2004 International Day of Families

2005 International Day of Families

Theme: “The Tenth Anniversary of the International Year of the Family: A Framework for Action”

The International Day of Families is being observed for the eleventh time on 15 May 2004. Proclaimed by the United Nations General Assembly in its resolution 47/237 of 20 September 1993, this annual observance reflects the importance which the international community attaches to families regarding their situation around the world.

The International Day of Families provides an opportunity to promote awareness of issues relating to families as basic units of society as well as to promote appropriate action.

The Day can become a powerful mobilizing factor on behalf of families in all countries, which avail themselves of this opportunity and demonstrate support of family issues appropriate to each society. The 2004 observance of the International Day of Families also offers a valuable opportunity for families to demonstrate their solidarity in the quest for better standards of life. The international theme for 2004 is “Observance of the Tenth Anniversary of the International Year of the Family in 2004”,

Governments, non-governmental organizations, educational institutions, religious groups and individuals can promote a better understanding of the functions and problems, strengths and needs of families by organizing observances of the International Day of Families. The Day also provides an opportunity to increase knowledge of the economic, cultural, social and demographic processes affecting families.

The Programme on the Family of the Division for Social Policy and Development, within the Department of Economic and Social Affairs, is the focal point for family matters in the United Nations system. As such, it is offering the following suggestions for the
observance of the Day.

Observing the Day at the National Level

In preparing/or the Day, Governments may wish to use 15 May as an occasion to initiate family-oriented projects, entry into force of family legislation or starting discussion on family policies in the country (special conferences, cultural festivals, special announcements end other similar events).

The support and active involvement of the media in its programme is central to the success of the Day. Because the Day is a very time-limited event, it lends itself well to an intensive and focused media campaign. The official logo for the International Year of the Family has become a permanent fixture of the International Day of Families, and represents a useful instrument for such action.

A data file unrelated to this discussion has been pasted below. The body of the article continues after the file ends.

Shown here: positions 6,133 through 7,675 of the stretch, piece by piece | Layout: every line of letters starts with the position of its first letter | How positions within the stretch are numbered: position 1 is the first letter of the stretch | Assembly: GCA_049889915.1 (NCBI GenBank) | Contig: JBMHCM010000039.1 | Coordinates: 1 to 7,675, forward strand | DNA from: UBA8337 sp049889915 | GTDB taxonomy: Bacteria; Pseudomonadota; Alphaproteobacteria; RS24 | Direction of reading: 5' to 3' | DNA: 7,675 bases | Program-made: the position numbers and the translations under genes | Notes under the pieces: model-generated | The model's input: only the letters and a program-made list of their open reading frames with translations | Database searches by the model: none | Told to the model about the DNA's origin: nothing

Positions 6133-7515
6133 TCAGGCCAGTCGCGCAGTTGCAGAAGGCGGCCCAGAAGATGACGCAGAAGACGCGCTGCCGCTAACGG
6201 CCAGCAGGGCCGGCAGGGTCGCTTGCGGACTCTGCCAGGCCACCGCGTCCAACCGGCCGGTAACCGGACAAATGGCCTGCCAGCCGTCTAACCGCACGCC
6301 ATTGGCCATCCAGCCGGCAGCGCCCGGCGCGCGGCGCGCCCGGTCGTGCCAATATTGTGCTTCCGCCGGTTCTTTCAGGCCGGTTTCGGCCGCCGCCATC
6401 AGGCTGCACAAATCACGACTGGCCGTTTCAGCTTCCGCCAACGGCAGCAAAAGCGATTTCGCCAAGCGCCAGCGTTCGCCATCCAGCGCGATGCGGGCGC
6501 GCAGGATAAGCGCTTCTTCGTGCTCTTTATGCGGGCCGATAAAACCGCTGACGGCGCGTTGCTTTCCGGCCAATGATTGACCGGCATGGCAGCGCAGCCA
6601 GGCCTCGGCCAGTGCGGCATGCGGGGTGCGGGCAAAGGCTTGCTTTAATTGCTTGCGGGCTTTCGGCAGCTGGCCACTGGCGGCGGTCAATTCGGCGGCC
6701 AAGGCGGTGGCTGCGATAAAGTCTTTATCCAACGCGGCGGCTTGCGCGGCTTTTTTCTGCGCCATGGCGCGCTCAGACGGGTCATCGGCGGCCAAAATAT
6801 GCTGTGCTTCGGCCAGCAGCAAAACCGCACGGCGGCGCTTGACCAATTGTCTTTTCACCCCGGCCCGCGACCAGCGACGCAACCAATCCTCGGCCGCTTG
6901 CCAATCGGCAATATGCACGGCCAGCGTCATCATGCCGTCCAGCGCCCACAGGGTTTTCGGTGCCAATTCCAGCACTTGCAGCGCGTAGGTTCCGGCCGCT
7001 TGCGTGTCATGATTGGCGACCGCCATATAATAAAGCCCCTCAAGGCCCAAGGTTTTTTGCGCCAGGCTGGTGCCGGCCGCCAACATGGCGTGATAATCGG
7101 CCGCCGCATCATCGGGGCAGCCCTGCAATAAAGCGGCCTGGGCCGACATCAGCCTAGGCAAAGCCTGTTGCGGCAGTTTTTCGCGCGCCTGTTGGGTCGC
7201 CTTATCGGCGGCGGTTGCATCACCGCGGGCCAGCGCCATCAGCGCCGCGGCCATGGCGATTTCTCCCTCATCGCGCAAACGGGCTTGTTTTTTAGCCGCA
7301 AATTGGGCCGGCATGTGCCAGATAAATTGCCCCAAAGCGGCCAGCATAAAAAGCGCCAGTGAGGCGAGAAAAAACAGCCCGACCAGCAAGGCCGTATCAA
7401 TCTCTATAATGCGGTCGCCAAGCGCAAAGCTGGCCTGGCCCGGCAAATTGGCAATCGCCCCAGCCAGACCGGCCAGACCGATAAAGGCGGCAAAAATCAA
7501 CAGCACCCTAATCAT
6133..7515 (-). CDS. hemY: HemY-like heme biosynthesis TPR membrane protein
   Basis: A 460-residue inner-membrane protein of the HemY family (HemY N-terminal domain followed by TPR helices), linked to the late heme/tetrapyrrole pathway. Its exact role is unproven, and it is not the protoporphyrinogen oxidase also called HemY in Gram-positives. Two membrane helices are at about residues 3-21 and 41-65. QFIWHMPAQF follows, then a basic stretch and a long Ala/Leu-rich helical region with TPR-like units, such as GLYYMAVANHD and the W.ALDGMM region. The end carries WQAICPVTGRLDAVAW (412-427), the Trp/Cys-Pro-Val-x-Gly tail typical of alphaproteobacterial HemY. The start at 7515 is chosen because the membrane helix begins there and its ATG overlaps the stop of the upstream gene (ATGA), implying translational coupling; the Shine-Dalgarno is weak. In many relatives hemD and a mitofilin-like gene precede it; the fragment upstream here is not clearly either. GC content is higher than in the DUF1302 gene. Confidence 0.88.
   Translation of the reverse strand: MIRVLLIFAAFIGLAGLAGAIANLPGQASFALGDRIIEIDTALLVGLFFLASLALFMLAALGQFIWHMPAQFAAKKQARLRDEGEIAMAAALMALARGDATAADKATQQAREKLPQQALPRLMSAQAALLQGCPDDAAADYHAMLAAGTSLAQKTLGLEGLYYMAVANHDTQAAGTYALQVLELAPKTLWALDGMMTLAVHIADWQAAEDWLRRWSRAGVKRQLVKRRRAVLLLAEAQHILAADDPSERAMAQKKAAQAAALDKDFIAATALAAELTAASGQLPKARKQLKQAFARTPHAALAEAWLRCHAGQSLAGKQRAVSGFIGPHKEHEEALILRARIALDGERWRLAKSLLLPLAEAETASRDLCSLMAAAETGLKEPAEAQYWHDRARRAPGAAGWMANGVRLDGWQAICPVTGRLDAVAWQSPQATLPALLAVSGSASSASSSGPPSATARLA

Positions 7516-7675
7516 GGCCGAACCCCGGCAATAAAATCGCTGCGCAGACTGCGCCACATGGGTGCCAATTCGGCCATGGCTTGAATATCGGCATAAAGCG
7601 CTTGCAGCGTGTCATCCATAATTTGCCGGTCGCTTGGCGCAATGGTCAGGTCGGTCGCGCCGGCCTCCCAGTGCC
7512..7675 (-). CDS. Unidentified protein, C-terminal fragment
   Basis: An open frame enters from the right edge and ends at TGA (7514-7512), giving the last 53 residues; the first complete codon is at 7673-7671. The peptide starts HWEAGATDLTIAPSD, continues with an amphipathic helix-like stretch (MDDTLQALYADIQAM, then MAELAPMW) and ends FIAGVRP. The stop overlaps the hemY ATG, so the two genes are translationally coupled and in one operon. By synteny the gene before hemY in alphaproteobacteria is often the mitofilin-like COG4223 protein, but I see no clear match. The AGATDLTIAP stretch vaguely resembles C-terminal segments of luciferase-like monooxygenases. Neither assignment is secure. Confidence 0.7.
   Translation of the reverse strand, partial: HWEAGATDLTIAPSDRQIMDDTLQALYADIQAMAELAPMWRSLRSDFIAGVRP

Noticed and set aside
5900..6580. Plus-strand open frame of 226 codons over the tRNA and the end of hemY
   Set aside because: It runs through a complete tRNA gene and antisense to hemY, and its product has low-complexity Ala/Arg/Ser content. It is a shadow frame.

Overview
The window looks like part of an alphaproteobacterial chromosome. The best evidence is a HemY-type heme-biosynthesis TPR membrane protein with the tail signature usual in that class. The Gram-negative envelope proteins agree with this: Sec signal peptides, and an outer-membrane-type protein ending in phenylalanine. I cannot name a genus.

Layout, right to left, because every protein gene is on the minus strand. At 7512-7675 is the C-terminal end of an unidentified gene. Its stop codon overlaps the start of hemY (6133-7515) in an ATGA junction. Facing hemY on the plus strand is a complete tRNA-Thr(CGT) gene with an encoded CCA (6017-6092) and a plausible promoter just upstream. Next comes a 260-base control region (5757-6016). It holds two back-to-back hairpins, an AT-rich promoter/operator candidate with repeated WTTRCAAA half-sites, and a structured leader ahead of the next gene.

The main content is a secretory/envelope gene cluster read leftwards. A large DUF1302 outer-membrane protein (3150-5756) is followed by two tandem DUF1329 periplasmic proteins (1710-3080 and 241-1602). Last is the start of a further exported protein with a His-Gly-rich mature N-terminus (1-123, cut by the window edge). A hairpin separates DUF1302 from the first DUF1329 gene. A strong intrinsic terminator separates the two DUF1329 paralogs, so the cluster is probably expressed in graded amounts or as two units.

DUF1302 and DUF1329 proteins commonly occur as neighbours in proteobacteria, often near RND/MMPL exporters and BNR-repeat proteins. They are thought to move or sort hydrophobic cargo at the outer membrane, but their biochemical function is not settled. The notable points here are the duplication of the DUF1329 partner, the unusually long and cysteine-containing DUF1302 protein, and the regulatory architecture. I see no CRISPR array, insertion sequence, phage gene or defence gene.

The active engagement of the non-governmental organizations is instrumental in the success of the Day’s observance. For the International Day of Families in 2004 and successive Days, it is vital that non-governmental organizations once again fully mobilize their invaluable substantive expertise, organizational potential, grass-root outreach as well as human and material resources. Governments should seek the active partnership of non-governmental organizations and provide necessary support for the activities of the voluntary sector. Partnerships among public, private and volunteer organizations that serve families should be encouraged.

Suggestions for observing the Day at the Local Level

Drawing on past experiences, the following are some examples of the kinds of
programmes, which could be undertaken for the Day’s observance:

  • Family and community fora and workshops, to explore issues and offer options for strengthening families. Fora can also provide information on family support services, such as counselling, financial assistance, advisory and information services.
  • Special events in educational settings such as parent/teacher gatherings or student activities can highlight families.
  • Special family fares or free family tickets on public transportation and other incentives to give additional emphasis to the Day and to facilitate the involvement of families.
  • Free entrance for families to museums, exhibitions, concerts and other cultural attractions.
  • Official proclamations of the Day by mayors and other local authorities.
  • Proclamations of “Family Week”.
  • Production of documentary films or promotional vignettes on families to be shown on national and local television stations.
  • Arranging special exhibitions of publications, photographs, children’s drawings, posters and other materials on families.
  • Launching family-related publications.
  • Coverage of the Day’s events by the news media, including television, radio and newspapers. The latter could also carry feature articles and special supplements on the Day, as well as a series on family issues.
  • Organization of essay competitions on the family.
  • Press conferences by research institutions and others concerned with family issues can raise public awareness of priority concerns.

Message of the Secretary General

Background Note

Information Note